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Published on the 19th January 2016

Top 5 Churches in Malta

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Top 5 Churches in Malta

Despite its small size, the Maltese islands boast a whopping 359 churches – that’s just under one for every day of the year!

This number is hardly surprising given the importance religion is given in Maltese culture, so much so that back in the day many villagers thought that by contributing to building a church they would have an afterlife insurance that will guarantee them a spot in heaven.

In this blog, we take a look at the top five churches in Malta.

Mosta Dome

Mosta dome has several names including Rotunda of Mosta or Rotunda of St Marija Assunta. It is most famously called Mosta Dome and is perhaps one of the most impressive churches in Malta boasting a massive rotunda, which is in fact the third largest in the world.

The Mosta dome church was built in 1860 and it took Mosta villagers 27 years to complete the church designed by French designer George Grognet de Vasse. Apart from its impressive dome, the Mosta dome is also well known amongst the Maltese for surviving an air raid during the Second World War, when a 200kg bomb fell through the dome without exploding.

St John’s Co-Cathedral

Known as the crown jewel of Malta, St John’s Co-Cathedral is a masterpiece of two styles with its Mannerist exterior and Baroque interior. The majestic co-cathedral was commissioned in 1572 by Grand Master Jean de la Cassière as the church of the Order of the Knights Hospitaller of St John and was designed by the Maltese military architect Gerolamo Cassar.

With its richly gilded arched columns and divinely painted vaulted ceilings, it’s hardly surprising that St John’s Co-Cathedral is home to world-renowned works of art such as the works of Caravaggio and Mattia Preti. The history and beauty of St John’s Co-Cathedral cement it as a UNESCO World Heritage site.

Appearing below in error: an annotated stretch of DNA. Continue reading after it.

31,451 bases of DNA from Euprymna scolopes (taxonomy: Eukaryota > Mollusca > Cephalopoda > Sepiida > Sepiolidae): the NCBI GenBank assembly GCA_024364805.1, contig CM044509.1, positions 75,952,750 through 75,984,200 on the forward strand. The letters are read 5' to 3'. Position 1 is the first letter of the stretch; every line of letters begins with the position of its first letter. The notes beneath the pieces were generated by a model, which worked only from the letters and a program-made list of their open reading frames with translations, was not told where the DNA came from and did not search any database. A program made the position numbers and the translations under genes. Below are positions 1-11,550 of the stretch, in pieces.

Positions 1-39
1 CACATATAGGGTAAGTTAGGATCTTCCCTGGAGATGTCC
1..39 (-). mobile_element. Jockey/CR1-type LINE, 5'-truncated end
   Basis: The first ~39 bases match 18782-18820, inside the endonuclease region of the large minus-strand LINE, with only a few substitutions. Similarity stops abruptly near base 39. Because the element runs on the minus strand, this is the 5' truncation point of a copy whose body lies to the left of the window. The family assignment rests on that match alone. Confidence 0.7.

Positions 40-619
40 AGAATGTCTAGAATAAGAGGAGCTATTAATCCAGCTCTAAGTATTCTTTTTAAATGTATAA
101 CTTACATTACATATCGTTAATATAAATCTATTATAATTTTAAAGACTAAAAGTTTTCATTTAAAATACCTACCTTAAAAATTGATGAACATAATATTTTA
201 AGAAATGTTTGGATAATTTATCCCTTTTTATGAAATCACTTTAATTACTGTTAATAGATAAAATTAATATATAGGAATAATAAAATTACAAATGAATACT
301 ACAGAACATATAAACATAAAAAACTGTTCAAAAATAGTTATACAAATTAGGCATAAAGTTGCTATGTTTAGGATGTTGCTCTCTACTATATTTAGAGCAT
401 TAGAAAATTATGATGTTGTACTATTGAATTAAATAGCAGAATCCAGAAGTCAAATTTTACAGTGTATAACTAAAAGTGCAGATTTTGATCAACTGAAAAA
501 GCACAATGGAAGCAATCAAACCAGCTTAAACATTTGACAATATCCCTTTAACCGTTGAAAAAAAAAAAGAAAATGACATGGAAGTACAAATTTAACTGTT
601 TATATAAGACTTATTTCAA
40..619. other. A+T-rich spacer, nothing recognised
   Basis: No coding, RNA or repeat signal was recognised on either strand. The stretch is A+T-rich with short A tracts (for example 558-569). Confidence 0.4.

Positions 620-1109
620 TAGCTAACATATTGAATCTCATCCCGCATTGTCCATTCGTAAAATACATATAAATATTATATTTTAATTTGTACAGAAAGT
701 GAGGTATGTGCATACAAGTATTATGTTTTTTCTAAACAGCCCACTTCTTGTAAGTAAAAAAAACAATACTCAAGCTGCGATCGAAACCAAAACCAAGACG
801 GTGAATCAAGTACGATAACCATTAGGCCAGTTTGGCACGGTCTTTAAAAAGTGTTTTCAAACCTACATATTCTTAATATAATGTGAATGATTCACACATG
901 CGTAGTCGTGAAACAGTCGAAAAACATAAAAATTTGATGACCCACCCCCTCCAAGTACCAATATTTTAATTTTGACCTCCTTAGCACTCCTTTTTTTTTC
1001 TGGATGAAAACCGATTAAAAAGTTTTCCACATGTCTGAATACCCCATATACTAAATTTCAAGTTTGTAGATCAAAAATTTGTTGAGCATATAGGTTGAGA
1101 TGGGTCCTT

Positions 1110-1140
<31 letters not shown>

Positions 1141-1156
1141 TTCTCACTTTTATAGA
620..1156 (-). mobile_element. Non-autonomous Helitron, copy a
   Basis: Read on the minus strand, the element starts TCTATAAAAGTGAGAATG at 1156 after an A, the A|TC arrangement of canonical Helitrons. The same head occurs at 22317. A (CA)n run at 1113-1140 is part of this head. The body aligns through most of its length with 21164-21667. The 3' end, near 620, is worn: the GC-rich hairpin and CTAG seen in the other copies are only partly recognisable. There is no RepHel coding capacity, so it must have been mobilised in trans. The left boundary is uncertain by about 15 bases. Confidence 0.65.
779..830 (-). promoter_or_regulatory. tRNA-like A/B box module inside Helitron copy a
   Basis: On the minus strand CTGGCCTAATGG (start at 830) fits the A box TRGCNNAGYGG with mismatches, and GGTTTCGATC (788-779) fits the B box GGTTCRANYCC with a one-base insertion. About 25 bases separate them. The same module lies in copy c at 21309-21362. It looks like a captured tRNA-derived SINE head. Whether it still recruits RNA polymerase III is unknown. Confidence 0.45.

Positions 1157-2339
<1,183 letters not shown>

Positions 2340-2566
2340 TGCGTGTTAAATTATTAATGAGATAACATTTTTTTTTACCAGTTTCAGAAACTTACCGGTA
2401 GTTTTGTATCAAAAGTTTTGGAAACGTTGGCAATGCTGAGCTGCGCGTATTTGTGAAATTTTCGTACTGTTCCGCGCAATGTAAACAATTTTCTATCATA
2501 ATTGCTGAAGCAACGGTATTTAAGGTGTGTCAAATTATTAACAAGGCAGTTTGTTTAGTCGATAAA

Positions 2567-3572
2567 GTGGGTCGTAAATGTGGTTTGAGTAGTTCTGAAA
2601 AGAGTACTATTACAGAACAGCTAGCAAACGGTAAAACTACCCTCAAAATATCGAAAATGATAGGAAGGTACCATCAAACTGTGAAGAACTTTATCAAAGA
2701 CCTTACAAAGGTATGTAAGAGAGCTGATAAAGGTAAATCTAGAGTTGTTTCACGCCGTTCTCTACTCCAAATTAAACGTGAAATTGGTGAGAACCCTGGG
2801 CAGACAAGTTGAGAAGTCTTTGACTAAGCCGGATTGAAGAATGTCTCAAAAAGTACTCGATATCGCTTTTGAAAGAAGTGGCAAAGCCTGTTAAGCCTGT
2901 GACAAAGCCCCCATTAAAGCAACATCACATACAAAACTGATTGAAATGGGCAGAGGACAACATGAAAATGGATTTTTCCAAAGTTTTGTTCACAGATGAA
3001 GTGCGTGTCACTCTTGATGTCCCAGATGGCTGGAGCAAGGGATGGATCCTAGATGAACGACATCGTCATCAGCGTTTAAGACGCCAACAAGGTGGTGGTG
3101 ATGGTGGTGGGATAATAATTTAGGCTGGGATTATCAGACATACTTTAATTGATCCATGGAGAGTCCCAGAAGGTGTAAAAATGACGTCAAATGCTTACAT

Ta’ Pinu

Ta’ Pinu is best known for its miraculous intercessions, which stems from the story of two locals hearing a ‘voice’ calling them to pray at the chapel, in the 19th Century. For this reason, the minor basilica was built to become a shrine and place of pilgrimage dedicated to Our Lady of Pinu.

Ta’ Pinu differs from the baroque style of the rest of the islands’ churches, and whilst the vast majority of parish churches in Maltese islands are in the middle of congested town centres, the Ta’ Pinu Basilica spectacularly rises out from the middle of an isolated valley with 360 vistas of the lush green surrounding countryside.

Mdina Cathedral

The cathedral dates back to the late 17th century but stands on the site of the old Norman cathedral, which was destroyed in the 1693 earthquake that devastated the southeastern corner of Sicily. The only thing that remained was the massive altarpiece depiction of the Conversion of St Paul by Italian Knight and painter, Mattia Preti.

It is said that the spot where the Mdina Cathedral stands was the site of the house of the Roman Governor, Publius, whom St Paul converted to Christianity. The beauty of St Paul’s Cathedral in Mdina is not only limited to its architectural beauty but also its location within the fortified walls of Mdina.

St Paul’s Shipwreck

This is one of Valletta’s oldest churches dating back to 1577. St Paul’s Shipwreck church is particularly fascinating because of its dark and gloomy interior which complements the age and venerated relics , such as the right wrist bone of the saint and part of the column on which he was beheaded, found inside the church.

Similar to many other churches across Malta, St Paul’s Shipwreck boasts fine artistic works, including the magnificent paintings by Attilio Palombi, and Giuseppe Calì, and also master craftsmanship, such as the statue of St Paul which was made by Melchiorre Gafa’.

The beauty of Maltese churches is so vast, that narrowing it down to just five was quite a feat. Luckily here at GasanMamo Insurance, we like doing the hard work for you, that’s why we make picking an insurance policy as simple as possible.